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Close Your Eyes, Hold Hands: A Novel Hardcover – July 8, 2014
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When a disastrous meltdown occurs at a Vermont nuclear power plant, forcing people to flee for their lives and face permanent exile from their beloved homes, everyone blames Emily’s parents. Her father was chief engineer, and her mother was the communications director, and they had a reputation for drinking. Terrified, Emily, a bookish, 16-year-old only child, runs away and ends up crashing in the squalid lair of a guy called Poacher, who recruits homeless teens for his drug-and-prostitution ring. But smart Emily, who knowledgeably reveres Emily Dickinson, gets it together once she takes responsibility for a nine-year-old boy on the run from foster care and builds a trash-bag igloo to protect them from the bitter cold. In his sixteenth novel, theversatile Bohjalian (The Light in the Ruins, 2013) has Emily tell her harrowing, tragic story retrospectively, under medical care. If only this well-meant and compelling tale offered more scenes depicting the shocking aftermath of a nuclear disaster to provide an even more arresting and significant context for traumatized yet tough and resilient young Emily’s sad, brave saga. --Donna Seaman
Praise for Close Your Eyes, Hold Hands:
A Boston Globe Pick of the Week
"I have a new favorite Chris Bohjalian novel. Close Your Eyes, Hold Hands is a book I wish I'd been smart enough to write: a masterpiece of narrative voice, of emotion, and of how – as Emily Dickinson might say – the sparest of words can hold a wealth of pain. If you need any proof that fiction can scare us, move us, and break our hearts simultaneously – look no further."
– Jodi Picoult
"Chris Bohjalian is a master of depicting the small moments — the inevitable routines — that follow in the wake of a trauma . . . Emily Shepard is Bohjalian's greatest accomplishment — when you turn the final page you will relish her real-ness and wonder if that twinge of disquiet will ever go away."
– Alice Short, The Los Angeles Times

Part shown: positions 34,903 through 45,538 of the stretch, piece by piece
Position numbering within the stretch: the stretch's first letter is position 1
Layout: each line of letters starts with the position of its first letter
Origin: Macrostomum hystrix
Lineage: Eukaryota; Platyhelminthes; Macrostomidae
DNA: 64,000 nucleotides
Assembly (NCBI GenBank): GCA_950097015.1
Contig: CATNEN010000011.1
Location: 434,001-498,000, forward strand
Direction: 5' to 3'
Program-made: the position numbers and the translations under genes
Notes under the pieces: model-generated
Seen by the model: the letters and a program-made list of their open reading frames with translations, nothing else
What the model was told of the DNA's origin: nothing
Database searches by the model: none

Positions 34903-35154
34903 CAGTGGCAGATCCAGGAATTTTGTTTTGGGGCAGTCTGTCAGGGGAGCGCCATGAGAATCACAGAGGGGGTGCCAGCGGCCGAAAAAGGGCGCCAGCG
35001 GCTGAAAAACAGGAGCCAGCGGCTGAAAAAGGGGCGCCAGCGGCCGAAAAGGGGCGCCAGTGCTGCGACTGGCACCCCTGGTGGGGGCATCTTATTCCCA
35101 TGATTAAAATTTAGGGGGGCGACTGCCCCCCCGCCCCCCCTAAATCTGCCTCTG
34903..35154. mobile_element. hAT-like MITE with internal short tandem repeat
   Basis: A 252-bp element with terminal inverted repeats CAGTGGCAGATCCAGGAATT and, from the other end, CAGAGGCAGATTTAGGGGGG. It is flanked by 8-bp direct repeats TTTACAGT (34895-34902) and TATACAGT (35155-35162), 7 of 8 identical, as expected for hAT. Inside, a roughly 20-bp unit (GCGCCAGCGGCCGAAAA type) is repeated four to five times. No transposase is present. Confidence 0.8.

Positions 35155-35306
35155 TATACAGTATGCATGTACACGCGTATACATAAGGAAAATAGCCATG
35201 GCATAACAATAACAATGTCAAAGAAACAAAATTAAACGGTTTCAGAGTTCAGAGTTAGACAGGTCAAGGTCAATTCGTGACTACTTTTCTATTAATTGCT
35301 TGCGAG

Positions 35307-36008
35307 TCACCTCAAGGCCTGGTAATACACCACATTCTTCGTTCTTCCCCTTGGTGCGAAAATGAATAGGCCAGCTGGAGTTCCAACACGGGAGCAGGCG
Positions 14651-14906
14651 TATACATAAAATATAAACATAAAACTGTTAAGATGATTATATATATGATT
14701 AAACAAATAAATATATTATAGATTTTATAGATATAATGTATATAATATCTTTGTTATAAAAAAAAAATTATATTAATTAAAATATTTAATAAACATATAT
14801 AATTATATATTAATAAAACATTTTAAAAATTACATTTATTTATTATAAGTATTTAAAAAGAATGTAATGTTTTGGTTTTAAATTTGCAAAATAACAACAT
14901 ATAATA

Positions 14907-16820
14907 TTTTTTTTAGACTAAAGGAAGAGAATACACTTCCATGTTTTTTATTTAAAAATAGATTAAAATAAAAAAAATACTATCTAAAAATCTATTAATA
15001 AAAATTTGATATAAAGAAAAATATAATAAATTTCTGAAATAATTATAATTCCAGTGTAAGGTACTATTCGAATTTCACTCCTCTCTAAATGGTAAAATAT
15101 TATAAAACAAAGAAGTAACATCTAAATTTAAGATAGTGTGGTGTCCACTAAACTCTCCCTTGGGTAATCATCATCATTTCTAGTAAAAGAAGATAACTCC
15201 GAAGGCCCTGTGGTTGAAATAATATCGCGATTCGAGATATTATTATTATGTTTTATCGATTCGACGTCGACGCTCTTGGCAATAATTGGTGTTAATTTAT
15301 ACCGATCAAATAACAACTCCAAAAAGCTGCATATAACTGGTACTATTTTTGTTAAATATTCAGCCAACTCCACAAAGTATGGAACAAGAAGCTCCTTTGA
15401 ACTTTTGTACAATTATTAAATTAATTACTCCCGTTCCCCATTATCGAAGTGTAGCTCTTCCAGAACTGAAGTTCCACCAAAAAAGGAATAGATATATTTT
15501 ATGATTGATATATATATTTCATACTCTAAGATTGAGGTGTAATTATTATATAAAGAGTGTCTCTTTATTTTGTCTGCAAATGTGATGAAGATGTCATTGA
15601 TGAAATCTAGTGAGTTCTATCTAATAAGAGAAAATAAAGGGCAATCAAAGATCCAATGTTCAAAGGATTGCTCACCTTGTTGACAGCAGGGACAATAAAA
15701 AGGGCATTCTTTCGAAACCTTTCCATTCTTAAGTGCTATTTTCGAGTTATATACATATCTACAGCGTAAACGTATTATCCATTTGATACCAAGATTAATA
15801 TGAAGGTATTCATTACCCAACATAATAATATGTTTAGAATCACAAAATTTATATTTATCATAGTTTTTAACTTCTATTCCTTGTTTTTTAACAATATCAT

“Close Your Eyes, Hold Hands, Chris Bohjalian's terrific new novel, could serve as a master class on how to write the thinking reader's bestseller. Suspenseful, provocative, often terrifying yet compassionate . . . all while creating one of the most memorable teenage protagonists in recent fiction . . . Moving, hopeful and grounded in the everyday, and as heartbreaking as the inspiration for the novel's title.”
– Elizabeth Hand, The Washington Post
“A chilling and heartbreaking suspense novel for readers who like the poetry of Emily Dickinson . . . Close Your Eyes, Hold Hands is ambitious and poignant thanks to the voice of its teen narrator . . . It’s a novel about survival and the power of literature and poetry.” – Bob Minzesheimer, USA Today
"Bohjalian’s novels don’t lend themselves to easy summary. They are intelligent, rich in detail, filled with full-blooded characters. And Close Your Eyes, Hold Hands is Bohjalian at his finest."
– Curt Schleier, The Seattle Times
"A compelling tale of loss, resilience, and transformation . . . A page-turning intensity."
– Karen Campbell, The Boston Globe
“Heartbreaking . . . scrupulously realistic . . . Close Your Eyes, Hold Hands is a novel for adults . . . but readers of any age who love John Green’s novels might also find Shepard’s story, sobering as it is, an awesome one.”
– Jim Higgins, Milwaukee Journal Sentinel